Essentially, what the governor has done is strengthen the hand of tribes without federal recognition to exercise rights in a way that is similar to those with federal recognition. For this reason, it is prudent to investigate possible funding from these other sources.
The General Situation
The language situation of Native American Indians in North America in general and California in particular is not good at the present time. Native American language groups are dying out. The goal of bilingual programs is binary in nature. Besides promoting the proficiency of English for those who do not speak it as a native language, there is an ancillary responsibility to preserve the Native languages themselves (Pewewardy, and Hammer, 1). According to the data listed in Census 2000, 4.3 million people, or 1.5% of the total U.S. population, reported that they were American Indian and Alaska Native ("U.S. Census Bureau"). The total population of tribes in the state is 333,511. This is divided up among 142 tribes, including groups that are federally recognized as well as those that lack federal recognition ("Hanksville"). Obviously, providing funding for more than 300,000 people to have bilingual education in their communities is a tall order in either good or (Crawford 17-38).
The Other Side of the Issue
Other Minority Groups
The Governor has tasked us to investigate what might happen in the case of other minority groups in California demanding (more/some) bilingual education. Also, we were tasked to provide policy guidance in the event of pro-English only groups that may argue that the government funding of bilingual education goes against Prop 227. We have dealt with this issue extensively by searching outside of the state treasury for the funding. Both of these issues are addressed organically with regard to tribal groups such as the Hicama because they are federally recognized tribes. Since the Governor's executive order has strengthened the status of the non-federally recognized tribes, the state government can authorize the raising of tax funds from gaming, at least on tribal lands.
The committee would like to indicate in brief that there are no similarities whatsoever between the Ebonics initiative and providing bilingual education for Native American Indians. They are so different in nature that Governor Brown will not risk any public outcry by promoting bilingual education of Native Americans. Would there be any chance that public might connect Native American bilingual education with 'bilingual education' for African-Americans and engage in the same level of heated public debate as in 1998, when the Oakland proposal was first made? For this committee, it seems sufficient to make the assumption that if Jesse Jackson did not foresee a problem, we will not have one. In a New York Times article "I understand the attempt to reach out to these children, but this is an unacceptable surrender, borderlining on disgrace...It's teaching down to our children (Lewis)."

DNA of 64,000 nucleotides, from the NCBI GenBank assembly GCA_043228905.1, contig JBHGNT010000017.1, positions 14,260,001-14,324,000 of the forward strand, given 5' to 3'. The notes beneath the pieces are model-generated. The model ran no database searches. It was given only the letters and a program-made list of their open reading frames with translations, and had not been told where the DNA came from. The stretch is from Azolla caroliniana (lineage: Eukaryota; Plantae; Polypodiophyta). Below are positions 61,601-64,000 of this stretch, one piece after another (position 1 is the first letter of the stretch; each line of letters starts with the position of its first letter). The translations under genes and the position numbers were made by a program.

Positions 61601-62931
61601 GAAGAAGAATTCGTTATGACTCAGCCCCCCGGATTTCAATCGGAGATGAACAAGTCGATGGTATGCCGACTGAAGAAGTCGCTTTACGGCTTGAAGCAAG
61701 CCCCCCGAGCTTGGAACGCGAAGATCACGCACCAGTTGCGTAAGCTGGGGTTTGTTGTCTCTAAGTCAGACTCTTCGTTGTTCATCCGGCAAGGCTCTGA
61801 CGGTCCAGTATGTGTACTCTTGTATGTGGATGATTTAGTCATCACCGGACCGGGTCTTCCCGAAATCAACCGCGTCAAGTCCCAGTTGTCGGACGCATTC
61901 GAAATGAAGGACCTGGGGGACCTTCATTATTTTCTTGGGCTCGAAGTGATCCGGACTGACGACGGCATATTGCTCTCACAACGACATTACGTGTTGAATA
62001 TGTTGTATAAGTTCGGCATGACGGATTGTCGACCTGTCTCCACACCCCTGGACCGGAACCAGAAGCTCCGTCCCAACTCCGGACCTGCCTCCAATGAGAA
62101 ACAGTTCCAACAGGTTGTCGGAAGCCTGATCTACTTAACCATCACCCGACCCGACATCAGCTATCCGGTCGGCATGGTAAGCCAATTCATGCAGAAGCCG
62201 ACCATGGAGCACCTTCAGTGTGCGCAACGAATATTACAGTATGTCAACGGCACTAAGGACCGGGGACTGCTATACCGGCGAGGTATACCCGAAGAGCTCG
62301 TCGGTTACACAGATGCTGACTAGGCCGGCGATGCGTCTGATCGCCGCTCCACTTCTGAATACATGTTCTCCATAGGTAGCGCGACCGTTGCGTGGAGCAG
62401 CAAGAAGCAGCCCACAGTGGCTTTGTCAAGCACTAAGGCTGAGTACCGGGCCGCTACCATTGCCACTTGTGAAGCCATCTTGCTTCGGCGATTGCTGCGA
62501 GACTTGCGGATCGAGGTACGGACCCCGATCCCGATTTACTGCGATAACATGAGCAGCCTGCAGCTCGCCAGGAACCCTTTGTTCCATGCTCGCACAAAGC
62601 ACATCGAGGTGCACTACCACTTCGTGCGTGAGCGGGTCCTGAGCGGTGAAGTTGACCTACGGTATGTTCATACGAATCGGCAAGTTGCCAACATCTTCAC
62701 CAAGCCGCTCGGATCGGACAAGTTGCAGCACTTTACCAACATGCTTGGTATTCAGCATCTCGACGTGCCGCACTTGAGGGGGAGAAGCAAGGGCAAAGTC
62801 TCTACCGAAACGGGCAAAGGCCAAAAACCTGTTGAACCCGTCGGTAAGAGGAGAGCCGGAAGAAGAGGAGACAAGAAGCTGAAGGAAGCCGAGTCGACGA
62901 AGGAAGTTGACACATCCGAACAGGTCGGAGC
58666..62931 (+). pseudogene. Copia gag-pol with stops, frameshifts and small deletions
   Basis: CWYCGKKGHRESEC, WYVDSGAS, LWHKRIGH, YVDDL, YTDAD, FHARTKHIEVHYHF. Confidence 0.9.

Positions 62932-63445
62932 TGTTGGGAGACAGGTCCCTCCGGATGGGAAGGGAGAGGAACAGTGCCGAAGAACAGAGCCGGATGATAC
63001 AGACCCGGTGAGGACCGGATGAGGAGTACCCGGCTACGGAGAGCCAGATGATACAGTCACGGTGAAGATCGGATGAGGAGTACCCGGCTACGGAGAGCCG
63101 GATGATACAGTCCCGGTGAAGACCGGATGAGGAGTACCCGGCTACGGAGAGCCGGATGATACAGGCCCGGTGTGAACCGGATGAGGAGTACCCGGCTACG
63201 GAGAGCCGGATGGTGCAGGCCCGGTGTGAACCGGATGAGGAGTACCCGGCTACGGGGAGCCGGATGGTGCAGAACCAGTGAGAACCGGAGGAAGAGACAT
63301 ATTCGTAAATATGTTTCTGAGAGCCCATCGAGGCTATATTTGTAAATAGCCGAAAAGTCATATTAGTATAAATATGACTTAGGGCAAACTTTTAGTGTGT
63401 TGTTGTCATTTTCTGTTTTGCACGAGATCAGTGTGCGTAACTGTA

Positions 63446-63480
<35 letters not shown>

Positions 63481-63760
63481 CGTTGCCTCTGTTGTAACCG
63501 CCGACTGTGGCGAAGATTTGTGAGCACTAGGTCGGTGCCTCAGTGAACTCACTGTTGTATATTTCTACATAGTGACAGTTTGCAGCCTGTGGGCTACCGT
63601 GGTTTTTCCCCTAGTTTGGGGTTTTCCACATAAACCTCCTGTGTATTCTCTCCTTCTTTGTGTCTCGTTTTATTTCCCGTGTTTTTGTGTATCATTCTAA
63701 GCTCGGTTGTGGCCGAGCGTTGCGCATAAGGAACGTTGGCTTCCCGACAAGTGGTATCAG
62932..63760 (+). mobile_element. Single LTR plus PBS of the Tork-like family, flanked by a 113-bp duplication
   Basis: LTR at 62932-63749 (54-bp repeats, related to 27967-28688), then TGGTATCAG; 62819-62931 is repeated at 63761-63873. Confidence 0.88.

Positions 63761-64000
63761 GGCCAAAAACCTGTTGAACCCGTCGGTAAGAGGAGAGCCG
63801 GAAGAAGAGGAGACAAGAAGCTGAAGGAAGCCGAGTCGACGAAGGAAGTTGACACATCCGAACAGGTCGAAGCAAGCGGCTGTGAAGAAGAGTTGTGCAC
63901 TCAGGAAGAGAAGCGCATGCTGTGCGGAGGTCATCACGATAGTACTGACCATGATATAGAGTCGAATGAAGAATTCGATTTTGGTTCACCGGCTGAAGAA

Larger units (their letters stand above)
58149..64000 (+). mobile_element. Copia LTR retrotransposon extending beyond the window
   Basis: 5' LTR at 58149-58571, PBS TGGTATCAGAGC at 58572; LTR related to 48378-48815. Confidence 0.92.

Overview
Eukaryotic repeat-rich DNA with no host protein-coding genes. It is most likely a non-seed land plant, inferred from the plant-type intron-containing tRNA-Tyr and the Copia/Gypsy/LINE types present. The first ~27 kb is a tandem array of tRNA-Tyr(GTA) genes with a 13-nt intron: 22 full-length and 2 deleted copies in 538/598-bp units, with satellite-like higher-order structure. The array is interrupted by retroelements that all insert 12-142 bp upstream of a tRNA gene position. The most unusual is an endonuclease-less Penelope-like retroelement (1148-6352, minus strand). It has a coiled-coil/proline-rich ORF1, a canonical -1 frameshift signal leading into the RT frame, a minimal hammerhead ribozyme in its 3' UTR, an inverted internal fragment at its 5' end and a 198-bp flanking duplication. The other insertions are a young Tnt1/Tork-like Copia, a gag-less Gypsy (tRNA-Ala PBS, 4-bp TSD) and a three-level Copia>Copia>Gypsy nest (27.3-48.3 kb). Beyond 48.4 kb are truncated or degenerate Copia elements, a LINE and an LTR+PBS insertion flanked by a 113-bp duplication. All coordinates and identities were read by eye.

The "finesse" that will be needed is in case the efforts to finance bilingual...
It is precisely this type of funding which is the weakest in our assemblage of funding options. As the Enterprise Rancheria Indian group's efforts to bring casino gambling off of the reservation grounds has met opposition in Wheatland, it will probably happen in other communities as well (Appeal Democrat). It will be necessary in such a contingency for the Governor to use his status with Native American tribes in the state to limit the tax levies to the South Mojave Reservation and to the oil drilling industry.
Bilingual education inevitably involves teaching an academic content in two languages. While most people think of immigrants learning the English language, the fact that Native Americans are many times raised with speaking English as their native language is rarely considered by policy makers. However, the same issues that face bilingual education in other sectors is active here as well. Advocates for such programs in the Native American communities in California have found in the engine for their programs in the oil resources that are to found in tribal territories.
In this advisory report, we will report on our findings to Governor Jerry Brown for and against the project. Surprisingly for many of us, there is information on both sides of the issue to indicate whether or not such efforts would bear fruit. While Structured English Immersion is the law of the land in California, the tribal lands enjoy sovereignty. This status has been strengthened recently by the governor's office. The issue is one of coordination as opposed to sovereignty, that is how much state support the state of California will give to bilingual efforts in the state of California given its English immersion policy in California schools.